Re: What's chmod?

by "Abhay S. Kushwaha" <abhay(at)>

 Date:  Mon, 20 Sep 1999 10:04:58 +0530
 To:  "Basics [HWG]" <hwg-basics(at)>
 References:  Geri
  todo: View Thread, Original
Hello Ben

You have a *nix server hosting your site -- a flavour of UNIX or one
of it's clones like Linux, FreeBSD, etc.

Rather than try to explain it myself, I thought you'd be better off
reading the excellent help that comes with the OS. Here is the text
directly from my machine's help file on "chmod". If you still have
questions, I'm not going anywhere -- go ahead and ask. :)



       chmod - change the access permissions of files

       chmod   [-Rcfv]   [--recursive]   [--changes]   [--silent]
       [--quiet] [--verbose] [--help] [--version] mode file...

       chmod changes the permissions of each given file according
       to mode, which can be either a symbolic representation  of
       changes  to  make, or an octal number representing the bit
       pattern for the new permissions.

       The format of a symbolic mode  is  `[ugoa...][[+-=][rwxXs-
given, separated by commas.

       A combination of the letters `ugoa' controls which  users'
       access  to  the file will be changed: the user who owns it
       (u), other users in the file's group (g), other users  not
       in  the  file's  group  (o), or all users (a).  If none of
       these are given, the effect is as if `a' were  given,  but
       bits that are set in the umask are not affected.

       The  operator  `+'  causes  the permissions selected to be
       added to the existing permissions of each file; `-' causes
       them  to  be  removed;  and `=' causes them to be the only
       permissions that the file has.

       The letters `rwxXstugo' select the new permissions for the
       affected  users:  read  (r), write (w), execute (or access
       for directories) (x), execute only if the file is a direc-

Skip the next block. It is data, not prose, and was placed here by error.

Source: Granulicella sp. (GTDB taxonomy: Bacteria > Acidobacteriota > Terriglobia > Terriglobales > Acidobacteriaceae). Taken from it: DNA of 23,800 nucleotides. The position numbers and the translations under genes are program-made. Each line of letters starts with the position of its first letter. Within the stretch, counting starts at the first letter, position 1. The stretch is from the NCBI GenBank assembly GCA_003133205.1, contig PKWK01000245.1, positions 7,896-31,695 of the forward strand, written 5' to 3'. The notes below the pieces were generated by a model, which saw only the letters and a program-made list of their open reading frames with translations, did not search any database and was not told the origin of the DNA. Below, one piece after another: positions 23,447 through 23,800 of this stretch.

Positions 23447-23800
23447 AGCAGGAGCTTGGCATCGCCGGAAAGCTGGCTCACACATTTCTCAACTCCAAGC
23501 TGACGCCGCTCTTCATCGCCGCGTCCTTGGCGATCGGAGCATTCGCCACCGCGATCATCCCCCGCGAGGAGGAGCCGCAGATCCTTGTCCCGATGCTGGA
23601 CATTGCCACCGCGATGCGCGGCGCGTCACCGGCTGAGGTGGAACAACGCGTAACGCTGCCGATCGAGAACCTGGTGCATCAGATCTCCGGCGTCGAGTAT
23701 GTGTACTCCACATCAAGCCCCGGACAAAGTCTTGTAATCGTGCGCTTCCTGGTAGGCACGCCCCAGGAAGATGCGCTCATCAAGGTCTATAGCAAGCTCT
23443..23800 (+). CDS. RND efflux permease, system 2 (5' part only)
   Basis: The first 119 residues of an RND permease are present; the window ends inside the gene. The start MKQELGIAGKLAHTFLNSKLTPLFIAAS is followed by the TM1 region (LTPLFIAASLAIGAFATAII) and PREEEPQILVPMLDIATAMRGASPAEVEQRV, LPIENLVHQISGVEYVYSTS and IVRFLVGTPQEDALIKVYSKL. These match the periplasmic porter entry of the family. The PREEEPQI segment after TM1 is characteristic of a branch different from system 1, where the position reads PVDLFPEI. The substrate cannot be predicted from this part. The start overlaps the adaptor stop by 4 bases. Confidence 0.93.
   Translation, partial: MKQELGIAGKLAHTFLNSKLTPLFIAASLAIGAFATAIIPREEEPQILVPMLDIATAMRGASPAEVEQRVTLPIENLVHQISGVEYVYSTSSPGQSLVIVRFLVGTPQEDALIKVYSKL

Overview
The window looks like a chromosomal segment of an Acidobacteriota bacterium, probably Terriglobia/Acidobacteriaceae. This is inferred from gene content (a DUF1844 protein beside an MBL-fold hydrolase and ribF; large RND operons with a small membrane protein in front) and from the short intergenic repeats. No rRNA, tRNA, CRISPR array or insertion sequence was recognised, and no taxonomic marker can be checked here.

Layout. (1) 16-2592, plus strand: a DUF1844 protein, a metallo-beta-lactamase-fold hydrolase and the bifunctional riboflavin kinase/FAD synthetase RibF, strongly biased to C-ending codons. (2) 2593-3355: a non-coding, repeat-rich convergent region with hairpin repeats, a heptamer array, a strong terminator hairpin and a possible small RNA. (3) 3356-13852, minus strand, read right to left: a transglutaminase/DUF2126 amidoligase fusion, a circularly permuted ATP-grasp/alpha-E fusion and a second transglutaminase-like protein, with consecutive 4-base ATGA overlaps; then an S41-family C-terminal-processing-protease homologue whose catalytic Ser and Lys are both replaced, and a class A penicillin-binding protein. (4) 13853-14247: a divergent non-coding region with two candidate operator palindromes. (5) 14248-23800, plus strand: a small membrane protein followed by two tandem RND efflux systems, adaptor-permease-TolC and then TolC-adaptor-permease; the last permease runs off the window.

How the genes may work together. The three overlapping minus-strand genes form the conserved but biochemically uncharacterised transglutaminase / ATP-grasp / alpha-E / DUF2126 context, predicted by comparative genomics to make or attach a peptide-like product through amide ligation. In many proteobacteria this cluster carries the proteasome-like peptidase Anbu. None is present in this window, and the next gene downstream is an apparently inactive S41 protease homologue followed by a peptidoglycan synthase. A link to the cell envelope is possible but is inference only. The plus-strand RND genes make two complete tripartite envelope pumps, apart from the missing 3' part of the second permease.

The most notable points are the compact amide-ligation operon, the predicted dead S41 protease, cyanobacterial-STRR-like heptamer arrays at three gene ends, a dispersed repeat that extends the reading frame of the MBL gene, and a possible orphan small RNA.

tory  or already has execute permission for some user (X),
       set user or group ID on execution (s), save  program  text
       on swap device (t), the permissions that the user who owns
       the file currently has for it (u),  the  permissions  that
       other  users  in the file's group have for it (g), and the
       for it (o).

       A  numeric  mode  is  from one to four octal digits (0-7),
       derived by adding up the bits with values  4,  2,  and  1.
       Any  omitted  digits are assumed to be leading zeros.  The
       first digit selects the set user ID (4) and set  group  ID
       (2)  and save text image (1) attributes.  The second digit
       selects permissions for the user who owns the  file:  read
       (4), write (2), and execute (1); the third selects permis-
       sions for other users in the file's group, with  the  same
       values;  and  the fourth for other users not in the file's
       group, with the same values.

       chmod never changes the permissions of symbolic links; the
       chmod  system  call cannot change their permissions.  This
       is not a problem since the permissions of  symbolic  links
       are never used.  However, for each symbolic link listed on
       the command line, chmod changes  the  permissions  of  the
       pointed-to  file.   In  contrast,  chmod  ignores symbolic
       links encountered during recursive directory traversals.

              Verbosely describe  only  files  whose  permissions
              actually change.

       -f, --silent, --quiet
              Do  not print error messages about files whose per-
              missions cannot be changed.

       -v, --verbose
              Verbosely describe changed permissions.

       -R, --recursive
              Recursively change permissions of  directories  and
              their contents.

       --help Print  a  usage message on standard output and exit

              Print version information on standard  output  then
              exit successfully.


----- Original Message -----
From: Ben Bradley <kingben(at)>
Subject: What's chmod?

> When I was about to upload a cgi script to my server, it said
> set chmod to a number. What is it (chmod not the number)?

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